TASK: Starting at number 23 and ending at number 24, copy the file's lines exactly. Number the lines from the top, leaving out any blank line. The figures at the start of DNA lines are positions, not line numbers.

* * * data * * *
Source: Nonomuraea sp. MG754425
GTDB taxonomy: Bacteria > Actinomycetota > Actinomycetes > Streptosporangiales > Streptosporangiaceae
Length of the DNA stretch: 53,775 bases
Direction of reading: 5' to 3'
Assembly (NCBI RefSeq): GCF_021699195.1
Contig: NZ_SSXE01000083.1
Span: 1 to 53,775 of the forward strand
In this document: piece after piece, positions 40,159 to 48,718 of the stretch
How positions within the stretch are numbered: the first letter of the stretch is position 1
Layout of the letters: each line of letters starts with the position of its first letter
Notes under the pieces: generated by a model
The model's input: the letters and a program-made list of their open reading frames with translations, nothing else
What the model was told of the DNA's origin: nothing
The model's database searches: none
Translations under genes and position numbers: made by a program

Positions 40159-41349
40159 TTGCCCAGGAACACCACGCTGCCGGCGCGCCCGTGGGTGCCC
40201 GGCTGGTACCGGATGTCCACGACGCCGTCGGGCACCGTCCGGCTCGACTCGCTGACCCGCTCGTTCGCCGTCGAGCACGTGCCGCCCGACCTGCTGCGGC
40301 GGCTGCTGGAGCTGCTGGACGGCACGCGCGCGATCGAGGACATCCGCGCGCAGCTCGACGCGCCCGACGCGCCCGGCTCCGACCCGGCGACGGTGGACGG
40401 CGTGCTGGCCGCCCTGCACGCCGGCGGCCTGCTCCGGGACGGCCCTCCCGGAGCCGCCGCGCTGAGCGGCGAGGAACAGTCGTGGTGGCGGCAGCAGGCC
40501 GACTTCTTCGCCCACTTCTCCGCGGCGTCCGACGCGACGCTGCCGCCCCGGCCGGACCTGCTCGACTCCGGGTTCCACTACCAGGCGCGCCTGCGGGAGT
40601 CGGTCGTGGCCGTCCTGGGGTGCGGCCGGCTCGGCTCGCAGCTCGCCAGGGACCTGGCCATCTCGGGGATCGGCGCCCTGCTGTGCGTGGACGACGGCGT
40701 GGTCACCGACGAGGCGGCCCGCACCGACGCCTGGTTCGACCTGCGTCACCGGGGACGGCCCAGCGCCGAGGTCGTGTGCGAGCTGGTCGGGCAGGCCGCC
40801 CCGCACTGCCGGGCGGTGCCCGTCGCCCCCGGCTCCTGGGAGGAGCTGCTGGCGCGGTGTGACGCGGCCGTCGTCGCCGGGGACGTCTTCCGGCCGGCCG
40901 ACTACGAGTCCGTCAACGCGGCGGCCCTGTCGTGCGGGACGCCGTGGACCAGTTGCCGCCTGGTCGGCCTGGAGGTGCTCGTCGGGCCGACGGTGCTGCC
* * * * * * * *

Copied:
40701 GGTCACCGACGAGGCGGCCCGCACCGACGCCTGGTTCGACCTGCGTCACCGGGGACGGCCCAGCGCCGAGGTCGTGTGCGAGCTGGTCGGGCAGGCCGCC
40801 CCGCACTGCCGGGCGGTGCCCGTCGCCCCCGGCTCCTGGGAGGAGCTGCTGGCGCGGTGTGACGCGGCCGTCGTCGCCGGGGACGTCTTCCGGCCGGCCG